Zlatkovsky duly complied, drawing a cartoon that satirised Gorbachev's political battle of wills with the top brass of the Soviet army. A suited Mr Gorbachev, with a hammer-and-sickle birthmark on his forehead, tries hard to toss a giant bear in military uniform over his shoulder.
The agency was pleased, but when Zlatkovsky asked where the cartoon would be published, the commissioners looked at him in disbelief: "It's not going to be published anywhere in the Soviet Union!" they exclaimed. "We'll just distribute it in the West to show that we have real democracy."
As Mr Gorbachev's perestroika gathered force, the sham freedom of expression became more and more real, and then came the Yeltsin era. Western reminiscences of the Yeltsin period as halcyon days of media freedom and democracy often gloss over the many flaws of the time. In fact, local and national media were widely used to serve business and oligarchic interests, and the media agreed to play by Kremlin rules to get Yeltsin reelected in 1996 and ward off the Communist threat. Nevertheless, there is no denying that the opportunity for satire and humour was far greater during the 1990s.
"Satirists ought to build a monument to Yeltsin," says Zlatkovsky. "Of course there was a lot wrong with those times, but in comparison to what we have now it was a golden age."
Many newspapers employed cartoonists to poke fun at the government, mocking Yeltsin's drinking and ailing health. Television also got in on the act. NTV's Kukly, a Russian version of Spitting Image, was merciless in its mocking of the ageing Russian president and his dubious entourage, and drew enormous viewing figures. When Mr Putin was made prime minister, and then acting president, a puppet of the neophyte politician soon appeared and became one of the stars of the show.
In one Putin sketch, he is portrayed as a young king on his wedding day, marrying a woman called Federation (the Russian Federation). Egged on by cronies and advisers, he takes Russia into his bedroom but finds himself impotent and does not know what to do with his bride. In another sketch, Mr Putin is portrayed as a malevolent baby who is put under a spell by a fairy-like Boris Berezovsky, who was then seen as the kingmaker in Russian politics.
Like Zlatkovsky's Putin cartoons, there was not much future for Kukly. Shortly after Mr Putin was inaugurated in May 2000, the channel got calls from the Kremlin requiring that the Putin puppet be removed from the show. The show was eventually axed. Comparing its biting satire and merciless mocking of top political figures with the bland variety shows and sitcoms that pass for comedy on Russian television today, it's hard to believe they are products of the same country.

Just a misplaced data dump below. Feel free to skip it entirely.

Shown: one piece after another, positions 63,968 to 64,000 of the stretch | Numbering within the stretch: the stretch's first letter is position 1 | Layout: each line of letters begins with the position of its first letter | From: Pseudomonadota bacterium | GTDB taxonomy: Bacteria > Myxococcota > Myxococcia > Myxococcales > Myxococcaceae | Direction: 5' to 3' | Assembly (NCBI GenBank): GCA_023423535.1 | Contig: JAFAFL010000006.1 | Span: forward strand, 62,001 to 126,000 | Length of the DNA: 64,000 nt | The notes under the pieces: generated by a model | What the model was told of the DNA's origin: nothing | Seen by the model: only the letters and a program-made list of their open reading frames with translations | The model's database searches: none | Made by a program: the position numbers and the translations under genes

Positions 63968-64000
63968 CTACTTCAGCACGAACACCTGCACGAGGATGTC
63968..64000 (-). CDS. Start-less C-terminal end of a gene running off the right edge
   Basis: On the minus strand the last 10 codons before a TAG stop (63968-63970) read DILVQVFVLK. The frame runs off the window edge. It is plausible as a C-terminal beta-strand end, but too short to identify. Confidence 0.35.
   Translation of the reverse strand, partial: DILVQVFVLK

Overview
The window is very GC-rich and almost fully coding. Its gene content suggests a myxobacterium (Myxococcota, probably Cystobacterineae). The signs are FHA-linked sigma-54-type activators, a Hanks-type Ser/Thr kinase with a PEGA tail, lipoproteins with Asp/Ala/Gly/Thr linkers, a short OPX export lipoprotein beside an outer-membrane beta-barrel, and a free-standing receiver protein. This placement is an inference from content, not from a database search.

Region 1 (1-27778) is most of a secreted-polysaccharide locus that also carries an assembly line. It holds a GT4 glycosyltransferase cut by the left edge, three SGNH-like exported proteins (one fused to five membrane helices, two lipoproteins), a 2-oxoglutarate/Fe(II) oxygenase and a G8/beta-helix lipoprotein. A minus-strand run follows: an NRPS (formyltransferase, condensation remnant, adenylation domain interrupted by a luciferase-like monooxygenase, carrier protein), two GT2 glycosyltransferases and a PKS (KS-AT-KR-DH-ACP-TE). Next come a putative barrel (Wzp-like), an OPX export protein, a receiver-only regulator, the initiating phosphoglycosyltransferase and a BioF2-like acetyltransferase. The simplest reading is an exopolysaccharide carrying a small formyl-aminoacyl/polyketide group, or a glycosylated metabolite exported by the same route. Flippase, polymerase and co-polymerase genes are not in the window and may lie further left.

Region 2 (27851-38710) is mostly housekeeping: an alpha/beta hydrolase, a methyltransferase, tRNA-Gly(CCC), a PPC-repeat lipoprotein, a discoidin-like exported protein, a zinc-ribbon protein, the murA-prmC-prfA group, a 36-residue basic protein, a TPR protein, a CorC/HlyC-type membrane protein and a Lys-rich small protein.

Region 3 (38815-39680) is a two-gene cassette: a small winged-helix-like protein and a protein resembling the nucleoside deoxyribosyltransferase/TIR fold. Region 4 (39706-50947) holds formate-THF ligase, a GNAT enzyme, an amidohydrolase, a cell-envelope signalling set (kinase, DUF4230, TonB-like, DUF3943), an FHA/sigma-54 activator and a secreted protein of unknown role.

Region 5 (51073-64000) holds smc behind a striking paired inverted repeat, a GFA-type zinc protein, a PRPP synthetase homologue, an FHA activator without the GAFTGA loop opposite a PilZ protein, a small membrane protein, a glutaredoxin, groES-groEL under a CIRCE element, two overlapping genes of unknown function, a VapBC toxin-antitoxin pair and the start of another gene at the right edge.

Yuly Gusman, a satirist and head of the Russian Film Academy, agrees. "Yeltsin can be reproached for many things," he told Radio Liberty. "But he attached great value to freedom of speech and of the press which attacked him and bit him. He ground his teeth but bore it all."
Gusman presented a film award ceremony in Moscow earlier this year, and made a light-hearted joke to the audience that nobody knew who the real president was these days. A spoof film of Mr Putin as a tsar with Mr Medvedev as his son was also shown. But during the televised coverage of the ceremony, all of this was cut.
For now, the internet remains a place where Russians can laugh at their leaders, and blogs and websites are full of Putin jokes. In one joke currently doing the rounds, Mr Putin calls an aide to his office and says that as he is standing down, arrangements need to be made for every eventuality. He sends his advisers to Israel and instructs them to arrange for him to be buried next to Jesus, whatever the cost. After painful negotiations with all the parties involved, the aide returns and says that the plans are sorted but it will cost $10bn. "Ten billion dollars?!" asks Putin incredulously. "For three days?!"
But many fear that as Mr Putin prepares to leave the Kremlin next week, even the internet is coming further under governmental control. Purposefully vague "anti-extremist" laws have been used against websites critical of authorities. Last week, the internet site of a local paper was closed after users wrote derogatory remarks about local authorities on the paper's blog.
"The authorities fear satire and mockery more than anything else," says Zlatkovsky. "Nothing dents their aura of greatness like satire."